BOSTON — Rajon Rondo finding guys in their sweet spots for easy baskets. Avery Bradley drilling 3s at one end of the floor and locking up 2s (shooting guards) at the other.
This is the backcourt the Celtics have been wanting, and needing, to see for so long this season.
And the wait was indeed worth it on Wednesday night as Rondo and Bradley played pivotal roles in the Celtics' 101-96 victory over the Miami Heat.
Of course it helped that the Celtics faced the Heat minus LeBron James (back spasms). Still, his absence should not completely take away from a night when Boston's seldom-seen backcourt came through with a powerful performance.
Bradley led all scorers with 23 points, which included a career-high six made 3s. Rondo came within a point of his first triple-double this season, finishing with 9 points, 10 rebonds and 15 assists.
Coming in, the duo had appearned in eight games this season for a total of just 127 minutes. On Wednesday, the two saw action together for 32 minutes.
Coach Brad Stevens liked what he saw, but is well aware that it's difficult to judge them long-term because they've seen such little action together this season.
"I thought they did a pretty good job," Stevens said. "You know, Avery can handle the ball in certain situations and we can play Rondo off and then let him play off reversal to pick and roll, which is actually advantageous, and then also Rondo can find him for open shots."
Still, as far as their play together going forward, Stevens said, "Time will tell, right?"
Bradley is a restricted free agent this summer, while Rondo can become an unrestricted free agent in the summer of 2015 unless the Celtics re-sign him to an extension.
Although Bradley has said repeatedly that he wants to remain in Boston, there are no guarantees that will happen.
One thing that is clear: Bradley would love to be part of this franchise's backcourt of the future, with Rondo.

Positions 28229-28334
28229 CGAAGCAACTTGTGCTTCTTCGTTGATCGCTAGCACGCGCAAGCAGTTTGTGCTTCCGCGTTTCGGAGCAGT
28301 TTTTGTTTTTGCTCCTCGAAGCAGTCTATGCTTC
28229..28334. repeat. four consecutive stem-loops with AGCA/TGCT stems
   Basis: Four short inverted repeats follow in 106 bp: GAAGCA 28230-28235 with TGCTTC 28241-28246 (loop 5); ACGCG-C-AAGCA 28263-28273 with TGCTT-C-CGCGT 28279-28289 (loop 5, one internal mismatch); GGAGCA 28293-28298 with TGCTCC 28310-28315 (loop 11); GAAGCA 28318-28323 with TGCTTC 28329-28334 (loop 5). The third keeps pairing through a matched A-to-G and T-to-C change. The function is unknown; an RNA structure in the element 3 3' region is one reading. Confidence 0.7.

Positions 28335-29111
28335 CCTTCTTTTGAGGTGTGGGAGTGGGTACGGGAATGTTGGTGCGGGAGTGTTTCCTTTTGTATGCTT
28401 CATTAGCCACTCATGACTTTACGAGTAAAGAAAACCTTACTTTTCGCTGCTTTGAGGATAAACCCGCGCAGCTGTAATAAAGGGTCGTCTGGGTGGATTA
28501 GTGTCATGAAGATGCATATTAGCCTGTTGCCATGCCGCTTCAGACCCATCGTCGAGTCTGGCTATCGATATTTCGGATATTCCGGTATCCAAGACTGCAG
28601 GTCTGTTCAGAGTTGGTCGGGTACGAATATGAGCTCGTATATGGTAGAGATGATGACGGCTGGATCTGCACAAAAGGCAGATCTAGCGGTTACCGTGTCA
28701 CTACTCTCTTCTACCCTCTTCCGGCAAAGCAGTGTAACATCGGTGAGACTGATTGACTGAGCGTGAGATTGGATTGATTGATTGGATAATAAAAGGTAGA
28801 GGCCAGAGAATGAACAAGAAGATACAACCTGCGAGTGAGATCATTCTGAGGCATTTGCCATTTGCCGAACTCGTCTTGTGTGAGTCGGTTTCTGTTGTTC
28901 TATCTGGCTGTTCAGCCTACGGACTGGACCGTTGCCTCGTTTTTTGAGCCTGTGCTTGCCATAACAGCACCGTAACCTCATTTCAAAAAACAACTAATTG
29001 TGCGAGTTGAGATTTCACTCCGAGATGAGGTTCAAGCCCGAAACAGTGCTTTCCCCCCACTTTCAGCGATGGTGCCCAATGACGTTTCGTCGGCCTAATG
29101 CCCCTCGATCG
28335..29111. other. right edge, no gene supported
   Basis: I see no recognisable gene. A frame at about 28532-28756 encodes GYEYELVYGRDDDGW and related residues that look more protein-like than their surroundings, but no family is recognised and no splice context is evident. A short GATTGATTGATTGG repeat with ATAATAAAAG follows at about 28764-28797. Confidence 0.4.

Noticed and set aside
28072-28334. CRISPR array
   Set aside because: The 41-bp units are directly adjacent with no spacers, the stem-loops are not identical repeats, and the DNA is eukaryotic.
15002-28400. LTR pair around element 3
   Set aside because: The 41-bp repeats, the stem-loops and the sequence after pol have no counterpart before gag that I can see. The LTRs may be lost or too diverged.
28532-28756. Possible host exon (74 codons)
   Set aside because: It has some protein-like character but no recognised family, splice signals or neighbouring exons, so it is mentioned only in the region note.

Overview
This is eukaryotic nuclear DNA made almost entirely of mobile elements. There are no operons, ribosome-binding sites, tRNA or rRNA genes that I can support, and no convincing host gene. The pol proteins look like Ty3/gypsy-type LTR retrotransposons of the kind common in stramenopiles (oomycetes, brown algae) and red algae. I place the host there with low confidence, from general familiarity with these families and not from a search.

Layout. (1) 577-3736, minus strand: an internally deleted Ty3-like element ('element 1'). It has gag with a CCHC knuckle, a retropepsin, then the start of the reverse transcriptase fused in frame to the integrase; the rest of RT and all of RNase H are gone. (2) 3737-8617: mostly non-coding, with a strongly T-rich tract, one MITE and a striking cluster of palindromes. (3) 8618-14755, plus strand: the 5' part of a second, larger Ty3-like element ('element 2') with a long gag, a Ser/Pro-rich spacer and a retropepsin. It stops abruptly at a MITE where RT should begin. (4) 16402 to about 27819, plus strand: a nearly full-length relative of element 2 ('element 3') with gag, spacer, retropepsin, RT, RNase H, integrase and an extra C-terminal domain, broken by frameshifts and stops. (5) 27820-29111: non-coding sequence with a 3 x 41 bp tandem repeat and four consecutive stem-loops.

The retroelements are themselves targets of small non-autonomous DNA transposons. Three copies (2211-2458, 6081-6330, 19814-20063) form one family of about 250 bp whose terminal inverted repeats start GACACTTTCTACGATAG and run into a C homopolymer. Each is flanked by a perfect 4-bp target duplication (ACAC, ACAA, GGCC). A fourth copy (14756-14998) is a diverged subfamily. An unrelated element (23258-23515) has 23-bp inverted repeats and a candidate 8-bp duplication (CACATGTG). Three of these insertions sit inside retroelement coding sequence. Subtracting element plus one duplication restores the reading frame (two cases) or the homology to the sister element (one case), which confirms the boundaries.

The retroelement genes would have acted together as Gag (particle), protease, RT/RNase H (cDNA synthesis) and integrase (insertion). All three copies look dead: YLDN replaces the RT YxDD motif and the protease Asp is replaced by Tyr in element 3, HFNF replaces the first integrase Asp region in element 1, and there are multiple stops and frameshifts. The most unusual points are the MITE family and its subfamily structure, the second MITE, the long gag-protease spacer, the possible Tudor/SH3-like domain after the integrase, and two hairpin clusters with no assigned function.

"I would love it," Bradley said. "I would love to play for Boston, I would love to play with Rondo so I wouldn't mind it at all. I'm pretty sure any guard in the NBA would love to play with Rondo."
And that, to some degree, has made this season more frustrating than most.
Early on in his time with the Celtics, Bradley was too young, too inexperienced and just flat-out not ready to play a significant role.
While most young players struggle adapting to the speed of the game at first, Bradley's problem was that he was going too fast, too out of control.
That, coupled with playing behind future Hall of Famer Ray Allen (now with Miami), meant little time on the floor with Rondo during his rookie season.
In his second year, then-coach Doc Rivers decided to give a much-improved Bradley a chance to play with the starters. That's when he emerged as a potentially dominant, on-the-ball defender.
Since then, injuries have cut short his time on the floor with Rondo.
And when Bradley was healthy enough to play, it was Rondo out because of injuries.
That's why these final games of the regular season are so important.
"We get a chance now to finish the last 13, 14 games off playing with each other and showing what we can do," Bradley said.